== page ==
In two blog posts last weekend, I criticized the Post guidelines. I won’t repeat those points here, but my criticism mostly skirted the issue of opinion, which was a heavy emphasis of the guidelines. I did note that Post journalists frequently state opinions on television and that David Broder’s opinion columns have not kept him from being a respected and credible political reporter. I said the Post shouldn’t be more restrictive in social media.
Post Ombudsman Andrew Alexander, who disclosed the guidelines in his blog Sept. 25, wrote about the controversy over them for his Sunday column. Alexander interviewed me before writing the column and quoted my blog.
The column focused heavily on the issue of expressing opinions. “It’s been consistently shown in our readership [surveys] that people value us for our independence,” Executive Editor Marcus Brauchli said in Alexander’s column. “We shouldn’t lean in one direction or another direction. Our central tenet is that we don’t let our personal views influence or guide our presentation of information or coverage of the issues.”
Alexander agreed, saying he hears far more complaints from readers about bias than any other topic: “They often measure partiality against their own point of view, of course. Still, they typically demand coverage that is unfailingly neutral.”
I respect that point of view and have maintained neutrality for much of my career (though I always voted). I covered the issue of abortion for several years for the Omaha World-Herald. I never stated an opinion about abortion to any source on either side of the issue or to a colleague in the newsroom.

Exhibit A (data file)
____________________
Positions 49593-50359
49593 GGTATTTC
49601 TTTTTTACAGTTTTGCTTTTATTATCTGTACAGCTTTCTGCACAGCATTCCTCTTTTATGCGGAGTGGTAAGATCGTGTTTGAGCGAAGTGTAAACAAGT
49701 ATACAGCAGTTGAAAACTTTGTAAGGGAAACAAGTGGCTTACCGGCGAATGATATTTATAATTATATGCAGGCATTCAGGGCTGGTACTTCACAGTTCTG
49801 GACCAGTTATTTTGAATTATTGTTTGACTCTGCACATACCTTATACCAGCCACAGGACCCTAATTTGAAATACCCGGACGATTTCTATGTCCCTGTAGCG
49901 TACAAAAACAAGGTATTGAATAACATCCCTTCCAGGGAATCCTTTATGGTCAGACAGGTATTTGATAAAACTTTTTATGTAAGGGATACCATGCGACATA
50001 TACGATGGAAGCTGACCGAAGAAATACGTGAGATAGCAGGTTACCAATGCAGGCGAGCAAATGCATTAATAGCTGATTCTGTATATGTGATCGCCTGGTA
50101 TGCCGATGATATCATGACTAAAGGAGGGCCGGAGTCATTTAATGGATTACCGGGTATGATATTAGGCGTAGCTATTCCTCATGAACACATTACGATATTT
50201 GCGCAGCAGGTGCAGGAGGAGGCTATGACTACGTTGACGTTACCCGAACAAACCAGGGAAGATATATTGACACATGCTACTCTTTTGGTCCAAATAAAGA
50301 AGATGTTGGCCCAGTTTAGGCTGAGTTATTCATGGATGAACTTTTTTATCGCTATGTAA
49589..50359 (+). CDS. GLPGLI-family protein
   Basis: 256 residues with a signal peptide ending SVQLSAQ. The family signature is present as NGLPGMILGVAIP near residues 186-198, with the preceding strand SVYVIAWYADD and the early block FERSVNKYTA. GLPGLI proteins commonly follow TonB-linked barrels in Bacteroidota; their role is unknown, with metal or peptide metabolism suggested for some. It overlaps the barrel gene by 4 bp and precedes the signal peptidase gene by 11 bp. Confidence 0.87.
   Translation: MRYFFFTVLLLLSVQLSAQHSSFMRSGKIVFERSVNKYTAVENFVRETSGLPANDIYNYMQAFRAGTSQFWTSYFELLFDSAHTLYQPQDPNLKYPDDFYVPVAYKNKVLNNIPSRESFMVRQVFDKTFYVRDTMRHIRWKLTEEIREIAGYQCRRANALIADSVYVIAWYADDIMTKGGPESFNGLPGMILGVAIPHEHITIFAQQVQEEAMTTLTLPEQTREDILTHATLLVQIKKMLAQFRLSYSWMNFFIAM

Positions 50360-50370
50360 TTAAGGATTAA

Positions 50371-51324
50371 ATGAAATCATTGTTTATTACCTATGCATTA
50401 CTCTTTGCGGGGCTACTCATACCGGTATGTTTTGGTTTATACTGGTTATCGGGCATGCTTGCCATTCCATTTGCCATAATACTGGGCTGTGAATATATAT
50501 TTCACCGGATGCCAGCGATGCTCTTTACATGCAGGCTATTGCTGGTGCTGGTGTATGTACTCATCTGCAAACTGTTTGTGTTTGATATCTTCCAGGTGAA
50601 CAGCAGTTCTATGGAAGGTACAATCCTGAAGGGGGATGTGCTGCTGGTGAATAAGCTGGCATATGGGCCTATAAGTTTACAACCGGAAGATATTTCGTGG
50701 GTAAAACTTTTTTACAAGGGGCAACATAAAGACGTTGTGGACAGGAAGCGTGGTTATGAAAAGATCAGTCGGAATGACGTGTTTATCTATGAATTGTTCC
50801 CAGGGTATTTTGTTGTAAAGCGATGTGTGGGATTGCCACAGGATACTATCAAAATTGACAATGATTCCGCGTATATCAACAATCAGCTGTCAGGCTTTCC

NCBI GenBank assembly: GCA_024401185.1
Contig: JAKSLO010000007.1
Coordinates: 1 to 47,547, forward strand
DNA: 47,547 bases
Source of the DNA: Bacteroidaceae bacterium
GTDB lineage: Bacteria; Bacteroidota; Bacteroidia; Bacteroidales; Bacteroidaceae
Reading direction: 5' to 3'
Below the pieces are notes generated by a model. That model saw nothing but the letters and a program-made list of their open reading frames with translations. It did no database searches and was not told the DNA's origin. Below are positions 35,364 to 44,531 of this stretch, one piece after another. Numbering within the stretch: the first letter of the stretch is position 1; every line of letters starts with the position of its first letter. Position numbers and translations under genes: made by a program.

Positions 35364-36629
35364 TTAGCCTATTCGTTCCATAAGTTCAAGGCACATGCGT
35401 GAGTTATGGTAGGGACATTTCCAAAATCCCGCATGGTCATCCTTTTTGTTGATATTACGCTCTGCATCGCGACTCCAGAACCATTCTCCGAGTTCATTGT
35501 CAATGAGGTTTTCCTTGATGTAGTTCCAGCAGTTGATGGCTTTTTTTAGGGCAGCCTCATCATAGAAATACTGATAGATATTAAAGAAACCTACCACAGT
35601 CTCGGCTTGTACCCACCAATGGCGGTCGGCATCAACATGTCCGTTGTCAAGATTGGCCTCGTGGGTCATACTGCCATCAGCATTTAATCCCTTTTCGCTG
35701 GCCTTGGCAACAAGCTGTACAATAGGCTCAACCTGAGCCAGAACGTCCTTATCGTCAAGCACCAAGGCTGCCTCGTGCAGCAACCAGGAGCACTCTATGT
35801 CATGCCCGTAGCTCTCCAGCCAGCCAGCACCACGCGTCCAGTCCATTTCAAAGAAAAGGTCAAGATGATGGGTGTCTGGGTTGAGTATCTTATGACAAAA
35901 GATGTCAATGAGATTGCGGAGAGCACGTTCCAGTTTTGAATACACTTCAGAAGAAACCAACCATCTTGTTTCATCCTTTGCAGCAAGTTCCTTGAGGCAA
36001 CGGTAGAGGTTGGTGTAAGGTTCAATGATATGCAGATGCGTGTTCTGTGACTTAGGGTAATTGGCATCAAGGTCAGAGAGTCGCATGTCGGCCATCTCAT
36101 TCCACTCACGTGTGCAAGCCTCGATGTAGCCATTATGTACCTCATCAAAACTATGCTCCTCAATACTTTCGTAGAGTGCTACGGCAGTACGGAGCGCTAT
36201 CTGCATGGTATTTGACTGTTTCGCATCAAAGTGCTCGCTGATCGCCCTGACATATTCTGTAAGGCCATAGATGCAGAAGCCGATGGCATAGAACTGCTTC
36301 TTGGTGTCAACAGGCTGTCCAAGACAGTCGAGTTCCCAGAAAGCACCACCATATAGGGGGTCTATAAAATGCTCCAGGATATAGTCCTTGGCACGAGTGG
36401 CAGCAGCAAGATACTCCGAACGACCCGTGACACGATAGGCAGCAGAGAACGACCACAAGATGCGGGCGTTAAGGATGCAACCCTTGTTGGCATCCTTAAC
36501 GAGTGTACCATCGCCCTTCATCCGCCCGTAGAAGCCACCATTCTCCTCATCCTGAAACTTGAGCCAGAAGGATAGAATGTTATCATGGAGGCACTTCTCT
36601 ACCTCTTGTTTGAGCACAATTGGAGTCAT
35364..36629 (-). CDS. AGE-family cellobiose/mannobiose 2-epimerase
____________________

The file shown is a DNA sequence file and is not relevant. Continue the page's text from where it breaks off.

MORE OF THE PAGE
People at both extremes of that issue generally don’t trust the press. Opponents of abortion tend to regard the press as liberal. Defenders of abortion tend to think that press coverage of abortion protests encourages the protests. Abortion providers tend not to want any press coverage, thinking that just invites more protests and possibly even danger.
I know my neutrality on the issue was critical to achieving detailed and candid interviews with people on both extremes. One of the best stories of my career profiled six women, three on each side of the issue, who had been pregnant under unhappy circumstances. Four of them had abortions; two decided to give birth.
My neutrality on the issue was critical to gaining the trust of activists on both extremes, who helped me arrange the interviews. And my neutrality was essential to gaining the trust of the women, who eventually agreed to go on the record and be quoted by name, five of them with photographs.
I respect journalists who maintain their neutrality and I have firsthand experience with its value.
On the other hand, I view objectivity as a myth. Journalists are people, not objects. My humanity helped me win the trust of those women and to tell their stories and stories of hundreds of other people I have written about.
As I have written before, I faced a similar situation to Broder when I was religion reporter for the Des Moines Register – writing straight news stories as well as opinion columns. And when sources asked me about my faith – as they often did – I told them about my personal experiences and affiliations. I turned the conversations back quickly to the stories I was pursuing, but I knew I was covering a topic where neutrality doesn’t exist. I decided transparency was more important.